Sometimes they are asked to upset the person interviewed, to make him/her say something that can be seen as incriminating. Example: “Are you a murderer?”

Did they leave such questions hanging in the air?



List here all the virtue-words used in the article.

Were they connected to a specific person or an idea? To whom / what?


List here all the blame-words used in the article.

Were they connected to a specific person or an idea? To whom / what?


Look at the pictures used in the story. Are they appropriate for the article? Are they there to inform and illustrate or underline a particular point?

Are they selected so that they make someone or something look threatening (in a way that is not justified)?

Use of statistics

Are statistics being used in the article? Are they valid? Are they relevant? Are they presented in a honest way?

Press-release check

Does the article appear to be copied directly from a press-release of some governmental or private organisation? If so, has the reporter done any work? Have they checked facts and background?

Style of writing

Evaluate the style of writing.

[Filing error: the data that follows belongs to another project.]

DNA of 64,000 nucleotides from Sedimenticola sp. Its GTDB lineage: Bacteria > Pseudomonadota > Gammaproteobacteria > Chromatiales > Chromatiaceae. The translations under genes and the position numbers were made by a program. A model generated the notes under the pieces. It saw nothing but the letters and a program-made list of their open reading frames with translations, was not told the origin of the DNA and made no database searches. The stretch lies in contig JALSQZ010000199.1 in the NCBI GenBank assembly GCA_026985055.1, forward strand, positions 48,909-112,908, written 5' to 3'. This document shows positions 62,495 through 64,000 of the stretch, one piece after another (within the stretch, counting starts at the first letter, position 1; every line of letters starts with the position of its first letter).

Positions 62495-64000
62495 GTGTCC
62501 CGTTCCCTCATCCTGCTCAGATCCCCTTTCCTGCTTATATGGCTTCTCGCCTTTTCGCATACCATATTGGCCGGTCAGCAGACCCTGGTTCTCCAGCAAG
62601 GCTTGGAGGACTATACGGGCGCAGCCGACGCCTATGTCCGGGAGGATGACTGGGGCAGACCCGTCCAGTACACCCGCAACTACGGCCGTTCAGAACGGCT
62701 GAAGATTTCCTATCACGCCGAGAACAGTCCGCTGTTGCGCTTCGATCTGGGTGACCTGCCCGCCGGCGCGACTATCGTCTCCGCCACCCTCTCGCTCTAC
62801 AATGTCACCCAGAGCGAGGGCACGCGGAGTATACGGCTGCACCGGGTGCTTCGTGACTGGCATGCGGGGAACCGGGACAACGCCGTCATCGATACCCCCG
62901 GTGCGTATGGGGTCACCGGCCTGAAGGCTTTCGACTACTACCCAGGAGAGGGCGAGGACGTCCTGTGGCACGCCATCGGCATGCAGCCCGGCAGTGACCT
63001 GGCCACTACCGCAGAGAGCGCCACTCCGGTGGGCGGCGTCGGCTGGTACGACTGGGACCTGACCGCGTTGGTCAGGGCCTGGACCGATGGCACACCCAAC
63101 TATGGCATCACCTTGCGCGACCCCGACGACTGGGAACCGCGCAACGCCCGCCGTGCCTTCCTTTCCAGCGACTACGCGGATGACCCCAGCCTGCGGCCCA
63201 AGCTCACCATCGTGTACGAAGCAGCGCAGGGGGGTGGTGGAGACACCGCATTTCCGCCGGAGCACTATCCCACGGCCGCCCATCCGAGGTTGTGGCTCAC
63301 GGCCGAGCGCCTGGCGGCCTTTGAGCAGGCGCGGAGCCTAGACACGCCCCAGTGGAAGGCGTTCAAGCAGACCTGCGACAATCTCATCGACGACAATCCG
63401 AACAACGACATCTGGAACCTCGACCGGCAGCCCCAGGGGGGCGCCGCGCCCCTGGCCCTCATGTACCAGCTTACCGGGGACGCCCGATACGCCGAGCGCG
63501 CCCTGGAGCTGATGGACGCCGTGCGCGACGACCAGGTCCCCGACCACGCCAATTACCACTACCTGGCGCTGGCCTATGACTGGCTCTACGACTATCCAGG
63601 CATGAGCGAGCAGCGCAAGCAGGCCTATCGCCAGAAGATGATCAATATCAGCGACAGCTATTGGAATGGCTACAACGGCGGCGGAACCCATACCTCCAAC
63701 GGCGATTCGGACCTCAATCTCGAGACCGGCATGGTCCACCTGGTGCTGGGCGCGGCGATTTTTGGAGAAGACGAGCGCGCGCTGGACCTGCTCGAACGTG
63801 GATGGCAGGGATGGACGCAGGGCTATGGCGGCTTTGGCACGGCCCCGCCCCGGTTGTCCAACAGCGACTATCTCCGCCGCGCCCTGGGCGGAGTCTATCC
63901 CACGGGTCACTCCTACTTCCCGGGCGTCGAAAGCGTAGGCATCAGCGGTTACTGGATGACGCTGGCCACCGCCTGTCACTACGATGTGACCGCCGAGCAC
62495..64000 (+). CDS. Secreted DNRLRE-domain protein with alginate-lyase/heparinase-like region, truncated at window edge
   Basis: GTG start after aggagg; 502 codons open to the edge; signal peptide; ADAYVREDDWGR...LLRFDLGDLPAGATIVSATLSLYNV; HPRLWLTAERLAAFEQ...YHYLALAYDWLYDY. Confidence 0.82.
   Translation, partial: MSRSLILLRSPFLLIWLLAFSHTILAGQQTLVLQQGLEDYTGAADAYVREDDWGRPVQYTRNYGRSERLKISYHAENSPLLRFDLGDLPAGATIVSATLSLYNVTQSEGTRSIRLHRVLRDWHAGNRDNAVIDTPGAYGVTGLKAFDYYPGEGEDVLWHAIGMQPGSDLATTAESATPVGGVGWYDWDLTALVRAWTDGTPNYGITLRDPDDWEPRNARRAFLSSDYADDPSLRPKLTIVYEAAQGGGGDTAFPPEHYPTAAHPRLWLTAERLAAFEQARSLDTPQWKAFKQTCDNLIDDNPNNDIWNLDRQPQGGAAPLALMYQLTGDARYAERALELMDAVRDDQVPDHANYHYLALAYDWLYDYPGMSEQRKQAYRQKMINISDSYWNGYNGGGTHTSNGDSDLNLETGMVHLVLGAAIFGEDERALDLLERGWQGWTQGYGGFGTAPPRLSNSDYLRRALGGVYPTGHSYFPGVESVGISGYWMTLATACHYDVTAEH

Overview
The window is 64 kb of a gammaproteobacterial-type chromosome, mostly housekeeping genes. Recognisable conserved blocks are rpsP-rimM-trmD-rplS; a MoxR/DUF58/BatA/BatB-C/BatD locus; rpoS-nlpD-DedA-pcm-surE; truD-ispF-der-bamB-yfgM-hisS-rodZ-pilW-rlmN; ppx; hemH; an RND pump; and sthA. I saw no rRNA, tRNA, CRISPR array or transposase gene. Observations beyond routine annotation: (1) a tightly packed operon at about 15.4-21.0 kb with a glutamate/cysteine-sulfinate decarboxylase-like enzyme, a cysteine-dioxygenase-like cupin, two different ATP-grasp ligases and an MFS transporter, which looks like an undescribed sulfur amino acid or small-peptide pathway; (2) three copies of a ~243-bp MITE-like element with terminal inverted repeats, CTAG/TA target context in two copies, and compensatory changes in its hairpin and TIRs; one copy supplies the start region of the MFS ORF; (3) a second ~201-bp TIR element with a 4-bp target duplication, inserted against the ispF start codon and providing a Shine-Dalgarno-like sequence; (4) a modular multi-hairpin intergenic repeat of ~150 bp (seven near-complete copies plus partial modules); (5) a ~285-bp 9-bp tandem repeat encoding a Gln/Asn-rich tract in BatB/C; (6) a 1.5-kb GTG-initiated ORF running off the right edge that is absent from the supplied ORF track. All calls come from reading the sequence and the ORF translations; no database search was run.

Is it informative and just-the-facts or were you being sold something?
Is it a voice in a civil conversation or dull confrontational ranting?
Is it intellectually stimulating and asking good questions or is it rather trying to offer simplistic, ready answers?

Was the writing competent?

Check your own bias

If you agreed with the article, was it because it offered convincing evidence from solid sources or was it because it was in line with your current beliefs? Was it easy and convenient for you to accept what was said? Why?

If you hated it, did you give it a chance or dismissed it right away?

Your conclusion

Write your conclusions and bring it all together. Answer at least this question: based on what you saw now, would you trust this news-source and recommend it to others?

further reading–Israeli_conflict